Helping identifying source of oil leak?

honda
accord

#1

Our Honda Accord 2000 is in great shape (140,000 miles, well maintained). All of the sudden after a drive, noticed oil on underside of the car. It’s coming from multiple places from the pan about 1 foot in front of the rear tires. Continuing to leak from a couple of drip places with car off. See pictures. Based on the location, what would be your best guess as to the cause?

  1. Oil Pan Gasket
  2. Rear Main Crankshaft Seal (Transmission end)
  3. PVC Crank case ventilation system
  4. Oil Filter or Oil Pressure Senser unit (Above oil filter)
  5. Front Timing Cover Seal

See pictures. https://honda-tech.com/forums/honda-accord-1990-2002-2/identifying-oil-leak-honda-accord-2000-a-3305168/#post51378934

Would you recommend BlueDevil or Bars leak sealer before getting work done of the car?


#2

The multiple oil leaks combined with the information that the leaks suddenly appeared suggest the PCV system.


#3

I suspect a combination of issues.

  • the first would be normal cylinder/ring wear causing elevated crankcase pressures. Remember that despite good maintenance, the car is 17 years old.

  • The low mileage for its age could also suggest a life of urban driving. An urban-based vehicle’s 140,000 miles can be the equivalent operating hours of a rural car’s 340,000 miles.

  • a possible complication would be stuck oil rings

  • in addition, you may have a clogged Positive Crankcase Ventilation (PCV) valve… if these cars have them (some cars don’t).

  • additionally, valvecover gaskets can lose their compression (sealing ability) after 17 years. Rubber does that. It’s a process called “cold flow”, but I’ll spare you the boring dissertation. That allows pressure from the valvecover space to cause oil to seep past the valvecover gasket.

  • Crankshaft and camshaft seals are also subject to age-related shrinkage (as well as wear) and often allow oil to be squished past them when they get old.

In short, you have all the symptoms of normal wear… and that’s based on operating hours rather than simply miles. To confirm this, have a qualified shop look at it. Post the results. We do care.


#4

What a shop would do is steam clean the engine and the under-side of the vehicle.

Then add a Tracerline product to the engine oil.

After a couple of days of driving, take a UV light and look for the oil leaks.

It shows up as a bright white color.

Tester


#5

how bad is the leak? Are you losing a lot of fluid? Sometimes this can be a crap shoot. We used to own a 2000 civic and a 98 Accord and the dealer added die into the oil to find a leak. They would always say replace this and that because of the die. The oil leak never went away and we wasted $$$. We just kept driving those cars with the oil seeping and they’re still were running great with the new owners.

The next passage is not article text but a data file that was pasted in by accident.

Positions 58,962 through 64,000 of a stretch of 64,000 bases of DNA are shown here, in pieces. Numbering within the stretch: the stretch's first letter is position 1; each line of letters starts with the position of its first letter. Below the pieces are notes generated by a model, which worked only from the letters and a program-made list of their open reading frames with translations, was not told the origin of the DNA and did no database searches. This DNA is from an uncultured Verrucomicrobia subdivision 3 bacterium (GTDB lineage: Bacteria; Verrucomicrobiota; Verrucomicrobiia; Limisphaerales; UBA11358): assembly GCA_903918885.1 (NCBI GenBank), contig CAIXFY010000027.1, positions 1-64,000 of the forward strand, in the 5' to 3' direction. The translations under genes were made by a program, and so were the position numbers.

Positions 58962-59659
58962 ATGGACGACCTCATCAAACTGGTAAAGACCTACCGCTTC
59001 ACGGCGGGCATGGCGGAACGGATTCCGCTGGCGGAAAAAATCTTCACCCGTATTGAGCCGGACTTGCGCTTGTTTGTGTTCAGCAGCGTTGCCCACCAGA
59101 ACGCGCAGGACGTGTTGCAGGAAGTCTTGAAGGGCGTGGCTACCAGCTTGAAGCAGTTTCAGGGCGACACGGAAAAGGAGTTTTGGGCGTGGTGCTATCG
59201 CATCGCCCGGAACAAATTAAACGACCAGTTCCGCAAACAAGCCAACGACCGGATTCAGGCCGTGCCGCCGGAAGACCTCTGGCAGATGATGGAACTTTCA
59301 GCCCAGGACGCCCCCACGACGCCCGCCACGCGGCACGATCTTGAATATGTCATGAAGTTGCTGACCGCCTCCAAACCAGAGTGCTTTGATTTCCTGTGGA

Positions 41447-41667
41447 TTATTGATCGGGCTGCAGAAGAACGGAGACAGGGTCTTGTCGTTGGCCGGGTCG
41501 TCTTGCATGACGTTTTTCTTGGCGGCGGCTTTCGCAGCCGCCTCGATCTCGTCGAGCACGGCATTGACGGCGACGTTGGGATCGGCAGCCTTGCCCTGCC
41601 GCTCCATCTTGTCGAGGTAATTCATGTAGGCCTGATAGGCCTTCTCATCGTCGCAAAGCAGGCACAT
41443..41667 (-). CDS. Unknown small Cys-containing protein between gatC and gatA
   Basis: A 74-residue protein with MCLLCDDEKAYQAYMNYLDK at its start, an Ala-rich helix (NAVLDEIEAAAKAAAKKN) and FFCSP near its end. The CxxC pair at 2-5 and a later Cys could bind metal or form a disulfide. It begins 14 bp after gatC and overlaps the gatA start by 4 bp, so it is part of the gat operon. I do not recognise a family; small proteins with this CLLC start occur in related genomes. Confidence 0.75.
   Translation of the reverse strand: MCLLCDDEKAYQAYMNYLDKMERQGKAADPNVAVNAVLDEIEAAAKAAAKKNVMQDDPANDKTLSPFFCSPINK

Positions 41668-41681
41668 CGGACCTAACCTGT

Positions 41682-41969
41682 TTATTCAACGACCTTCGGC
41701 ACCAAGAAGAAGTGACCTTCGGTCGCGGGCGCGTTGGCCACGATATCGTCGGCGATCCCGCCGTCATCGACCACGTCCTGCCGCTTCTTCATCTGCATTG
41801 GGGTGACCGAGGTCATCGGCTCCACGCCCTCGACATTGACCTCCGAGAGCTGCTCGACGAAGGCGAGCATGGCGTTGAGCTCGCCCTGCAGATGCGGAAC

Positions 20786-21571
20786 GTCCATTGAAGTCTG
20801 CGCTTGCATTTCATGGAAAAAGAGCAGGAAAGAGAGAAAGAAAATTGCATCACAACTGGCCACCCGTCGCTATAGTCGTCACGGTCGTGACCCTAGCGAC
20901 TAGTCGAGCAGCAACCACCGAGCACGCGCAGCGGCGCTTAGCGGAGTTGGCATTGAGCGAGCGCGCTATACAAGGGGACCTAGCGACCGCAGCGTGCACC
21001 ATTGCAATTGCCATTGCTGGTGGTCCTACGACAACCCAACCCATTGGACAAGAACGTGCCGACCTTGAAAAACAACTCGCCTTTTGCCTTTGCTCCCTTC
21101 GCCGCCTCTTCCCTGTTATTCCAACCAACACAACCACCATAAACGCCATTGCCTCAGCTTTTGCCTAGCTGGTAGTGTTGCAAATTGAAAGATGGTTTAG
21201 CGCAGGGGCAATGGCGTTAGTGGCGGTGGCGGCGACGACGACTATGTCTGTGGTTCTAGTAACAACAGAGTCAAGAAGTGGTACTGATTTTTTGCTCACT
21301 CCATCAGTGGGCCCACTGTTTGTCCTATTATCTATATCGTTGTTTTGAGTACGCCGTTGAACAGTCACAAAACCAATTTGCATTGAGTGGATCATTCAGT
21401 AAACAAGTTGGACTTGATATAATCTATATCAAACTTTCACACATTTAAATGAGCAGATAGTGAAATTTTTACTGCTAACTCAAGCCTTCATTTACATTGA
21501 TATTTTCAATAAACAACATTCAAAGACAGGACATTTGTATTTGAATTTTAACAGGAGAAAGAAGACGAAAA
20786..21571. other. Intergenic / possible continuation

#6

Trying to determine where the leak is coming from based on where the oil is sticking to the under-side of the car usually isn’t diagnostic of where the leak actually is coming from. When you drive down the freeway it’s like a hurricane force winds under there, and whatever’s leaking blows everywhere on the underside of the engine and car.

I’ll add that every time I’ve had an oil leak on my Corolla, it has been that the valve cover gasket needs renewal. Make sure your shop checks there before assuming it is something more complicated.


#7

Thanks all for everyone’s responses.

It turns out I took a closer look and it was gas not oil.

I had shop look for either a fuel neck attachment leak, cracked tank or fuel line disconnect. It turns out tank itself had several cracks… 17 yrs old car. Getting tank replaced and hoping not to much falls apart in removal and replacement. Thanks again.


#8

Glad you got it diagnosed and repair is underway. Replacing a fuel tank isn’t much of a technical challenge for an experienced shop. I expect once the job is done you’ll be good to go. It’s sort of odd that a 17 year old gas tank would develop cracks tho. A 57 year old tank I can see, but only 17 years? Were there signs the tank had been damaged by running over rocks, curbs etc? I’ve got a small dent in my Corolla’s tank, I must have backed into a curb at some point. Fortunately no leaks.


#9

That probably helps solve that mysterious smell of gasoline whenever one was near the car, too. :wink:
CSA


#10

I had a similar problem with my 1978 Oldsmobile. When I would come home from work, I would see a small puddle under the front of the car. I would go in the house, change clothes and drink a beer. When I would go out to check the car, there was no puddle. The same thing happened the next evening. I again changed clothes, drank a :beer:, went out and no puddle under the car. I reasoned that I was solving my problem by drinking a beer. After several six packs, I discovered the fuel pump was leaking. In those days, the fuel pump was mechanical and operated off the camshaft on the engine. While I was drinking the beer, the gasoline evaporated.


#11

:beer: :beer: :beer: :beer: :beer: :beer: :beer: :beer: :beer: :beer: :beer: :beer: :beer: :beer: :beer: :beer: :beer: :beer:

Problem solved! After drinking several six-packs, who cares about a stink’n gas leak? :rofl:
CSA